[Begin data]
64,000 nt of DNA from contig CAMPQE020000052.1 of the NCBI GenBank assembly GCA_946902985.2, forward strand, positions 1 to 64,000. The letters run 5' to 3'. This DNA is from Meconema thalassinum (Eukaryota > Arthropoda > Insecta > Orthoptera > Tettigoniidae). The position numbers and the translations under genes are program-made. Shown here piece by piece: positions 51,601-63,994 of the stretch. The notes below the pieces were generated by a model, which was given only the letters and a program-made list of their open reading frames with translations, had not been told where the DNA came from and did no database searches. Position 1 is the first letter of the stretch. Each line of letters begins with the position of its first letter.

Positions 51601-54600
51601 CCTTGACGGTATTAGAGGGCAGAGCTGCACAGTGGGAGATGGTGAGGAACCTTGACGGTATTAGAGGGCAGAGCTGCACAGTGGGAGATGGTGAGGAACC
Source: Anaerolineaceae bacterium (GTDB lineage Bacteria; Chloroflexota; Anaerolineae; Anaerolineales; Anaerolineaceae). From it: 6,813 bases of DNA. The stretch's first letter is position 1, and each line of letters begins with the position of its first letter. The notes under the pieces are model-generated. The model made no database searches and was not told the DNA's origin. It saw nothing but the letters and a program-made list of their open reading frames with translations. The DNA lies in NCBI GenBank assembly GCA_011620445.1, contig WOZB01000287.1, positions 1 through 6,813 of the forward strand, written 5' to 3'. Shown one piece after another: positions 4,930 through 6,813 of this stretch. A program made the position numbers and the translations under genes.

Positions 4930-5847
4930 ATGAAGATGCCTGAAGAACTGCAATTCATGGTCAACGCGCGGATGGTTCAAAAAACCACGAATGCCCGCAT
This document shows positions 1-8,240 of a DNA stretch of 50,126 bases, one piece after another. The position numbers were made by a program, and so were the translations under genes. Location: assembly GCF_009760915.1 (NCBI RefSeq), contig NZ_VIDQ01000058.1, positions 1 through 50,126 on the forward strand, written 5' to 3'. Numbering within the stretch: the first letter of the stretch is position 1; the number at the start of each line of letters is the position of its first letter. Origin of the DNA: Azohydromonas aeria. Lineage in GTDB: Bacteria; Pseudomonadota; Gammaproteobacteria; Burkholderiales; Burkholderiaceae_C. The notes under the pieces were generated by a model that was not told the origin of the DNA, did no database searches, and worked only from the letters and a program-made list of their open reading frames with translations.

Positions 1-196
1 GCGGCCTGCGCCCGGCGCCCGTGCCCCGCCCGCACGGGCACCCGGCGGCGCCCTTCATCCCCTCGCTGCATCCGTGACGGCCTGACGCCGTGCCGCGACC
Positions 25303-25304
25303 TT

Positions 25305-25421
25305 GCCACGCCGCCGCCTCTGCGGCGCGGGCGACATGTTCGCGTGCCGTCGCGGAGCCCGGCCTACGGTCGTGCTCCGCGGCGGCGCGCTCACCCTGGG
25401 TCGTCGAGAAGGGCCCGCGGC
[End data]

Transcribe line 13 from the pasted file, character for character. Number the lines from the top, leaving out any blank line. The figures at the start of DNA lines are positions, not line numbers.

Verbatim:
25305 GCCACGCCGCCGCCTCTGCGGCGCGGGCGACATGTTCGCGTGCCGTCGCGGAGCCCGGCCTACGGTCGTGCTCCGCGGCGGCGCGCTCACCCTGGG